By Manuel Cereijo

MAY, 2002

Central to the techniques are the strange laws of quantum mechanics that govern the universe on the smallest scale, and the ability to exploit physics on this scale, which has generated huge interest in Cuba, with the development of a new nanotechnology research and development facilities. The begining stages of the project were coordinated by Castro Diaz Balart. The quantum properties of photons could make encrypted messages absolutely secure.

It is known that Cuba has experimented already sending encrypted messages through the air over 100 Kms., during days and nights. Cuba expects to be able to send through its Bejucal base these ultra-secret messages by the end of this year or early 2003. Of course, encryption of transmitted data is just one part of keeping information secret. It is easier for a would-be interceptor to compromise other aspects of the overall process that are much more vulnerable than encryption, like hacking the sender's hard drive before the data is encrypted for transmission.

The genius of quantum cryptography is that it solves the problem of key distribution. This ability comes directly from the way quantum particles such as photons behave in nature and the fact that the information these particles carry can take on this behavior. Essentially two technologies make quantum key distribution possible: the equipment for creating photons and that for detecting them. The ideal source is a so-called photon gun that fires a single photon on demand. This is an area where Cuba research and development is highly concentrated and advanced. The facilities, and the talent, are Cubans. But the financing is from where?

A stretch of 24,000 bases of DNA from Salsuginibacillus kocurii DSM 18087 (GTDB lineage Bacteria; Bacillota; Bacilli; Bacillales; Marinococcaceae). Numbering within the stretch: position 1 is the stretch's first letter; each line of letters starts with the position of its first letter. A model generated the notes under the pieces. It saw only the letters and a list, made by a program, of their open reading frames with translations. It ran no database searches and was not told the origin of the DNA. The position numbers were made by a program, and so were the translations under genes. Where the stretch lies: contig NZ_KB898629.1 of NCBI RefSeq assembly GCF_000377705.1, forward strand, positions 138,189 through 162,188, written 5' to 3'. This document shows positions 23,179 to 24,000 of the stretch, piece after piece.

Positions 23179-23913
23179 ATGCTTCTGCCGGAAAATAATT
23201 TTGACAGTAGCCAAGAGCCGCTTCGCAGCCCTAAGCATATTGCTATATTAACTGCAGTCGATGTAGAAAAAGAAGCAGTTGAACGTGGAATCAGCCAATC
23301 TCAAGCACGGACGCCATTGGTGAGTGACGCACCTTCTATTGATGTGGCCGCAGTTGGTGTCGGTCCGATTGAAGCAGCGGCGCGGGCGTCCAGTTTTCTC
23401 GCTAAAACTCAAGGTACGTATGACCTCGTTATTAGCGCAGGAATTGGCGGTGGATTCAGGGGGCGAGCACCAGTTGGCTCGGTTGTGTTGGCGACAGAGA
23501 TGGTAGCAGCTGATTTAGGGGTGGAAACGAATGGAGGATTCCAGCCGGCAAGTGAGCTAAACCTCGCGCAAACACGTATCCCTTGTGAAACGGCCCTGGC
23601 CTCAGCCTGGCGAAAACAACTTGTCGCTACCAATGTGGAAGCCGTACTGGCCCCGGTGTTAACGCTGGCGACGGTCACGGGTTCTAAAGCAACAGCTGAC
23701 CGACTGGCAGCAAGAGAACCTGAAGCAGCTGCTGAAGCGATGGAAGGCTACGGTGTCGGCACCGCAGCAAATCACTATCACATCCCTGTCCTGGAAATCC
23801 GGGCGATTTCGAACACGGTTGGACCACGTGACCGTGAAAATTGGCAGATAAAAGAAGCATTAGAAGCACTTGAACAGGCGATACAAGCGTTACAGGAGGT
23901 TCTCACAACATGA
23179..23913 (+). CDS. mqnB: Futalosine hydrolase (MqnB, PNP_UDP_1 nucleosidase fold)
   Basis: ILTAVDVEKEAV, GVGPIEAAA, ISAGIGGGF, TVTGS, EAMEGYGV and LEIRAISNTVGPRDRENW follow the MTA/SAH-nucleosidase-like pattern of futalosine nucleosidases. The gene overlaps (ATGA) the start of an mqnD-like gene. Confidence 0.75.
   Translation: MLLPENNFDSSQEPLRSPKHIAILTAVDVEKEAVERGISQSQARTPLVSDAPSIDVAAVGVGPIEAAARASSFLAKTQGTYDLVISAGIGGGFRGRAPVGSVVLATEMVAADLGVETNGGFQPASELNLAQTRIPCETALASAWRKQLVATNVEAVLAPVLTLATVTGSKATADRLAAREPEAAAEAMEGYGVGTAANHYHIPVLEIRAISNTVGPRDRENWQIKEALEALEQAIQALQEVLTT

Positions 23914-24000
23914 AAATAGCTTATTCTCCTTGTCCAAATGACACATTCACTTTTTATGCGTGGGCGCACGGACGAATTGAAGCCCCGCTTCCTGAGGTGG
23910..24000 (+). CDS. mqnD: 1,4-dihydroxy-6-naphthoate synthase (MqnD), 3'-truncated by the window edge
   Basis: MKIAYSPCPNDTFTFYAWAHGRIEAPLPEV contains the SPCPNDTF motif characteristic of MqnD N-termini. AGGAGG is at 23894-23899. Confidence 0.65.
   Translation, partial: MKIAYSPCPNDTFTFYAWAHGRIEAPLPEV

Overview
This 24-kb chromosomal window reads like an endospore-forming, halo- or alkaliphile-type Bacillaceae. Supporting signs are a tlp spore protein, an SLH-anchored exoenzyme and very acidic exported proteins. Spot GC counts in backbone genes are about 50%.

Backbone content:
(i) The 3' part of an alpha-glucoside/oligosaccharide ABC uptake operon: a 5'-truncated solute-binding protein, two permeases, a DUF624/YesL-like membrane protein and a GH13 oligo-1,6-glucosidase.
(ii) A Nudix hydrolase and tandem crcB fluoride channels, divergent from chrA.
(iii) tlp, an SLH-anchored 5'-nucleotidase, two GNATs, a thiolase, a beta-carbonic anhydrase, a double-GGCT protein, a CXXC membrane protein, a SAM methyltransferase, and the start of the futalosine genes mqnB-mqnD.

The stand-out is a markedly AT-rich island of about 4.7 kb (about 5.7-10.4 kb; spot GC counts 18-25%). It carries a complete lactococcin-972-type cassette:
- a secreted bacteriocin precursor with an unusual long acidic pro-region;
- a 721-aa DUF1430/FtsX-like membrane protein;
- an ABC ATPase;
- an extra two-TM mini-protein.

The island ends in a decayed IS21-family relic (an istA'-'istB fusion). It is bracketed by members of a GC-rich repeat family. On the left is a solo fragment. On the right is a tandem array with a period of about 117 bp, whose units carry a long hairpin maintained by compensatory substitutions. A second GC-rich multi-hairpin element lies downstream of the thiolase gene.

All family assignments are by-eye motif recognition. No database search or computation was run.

There is work currently going on testing a portable system that can fit in the back of a small trailer and works, on a clear night, over 65 Kms. The cost? Some $90,000. There is work being done on a system that could, on a clear night, beam single photons to orbiting satellites, thereby securing their transmissions. However, where progress has been greatest and where most experimental work has been focused, is on optical-fiber-based communications. ETECSA, the Cuban/Italian telephone company, has just finished the installation of a secret fiber optic ring strictly for military use, around Bejucal, Wajay, Guines, and La Habana. So far the limitation is in the need to use repeaters. The maximum length obtained has been 60 Kms. If distances could be increased, this will be quite a milestone.

Cuba's Bejucal base, which started full operation on January 1998, poses a real threat to the national security of the United States.


Manuel Cereijo

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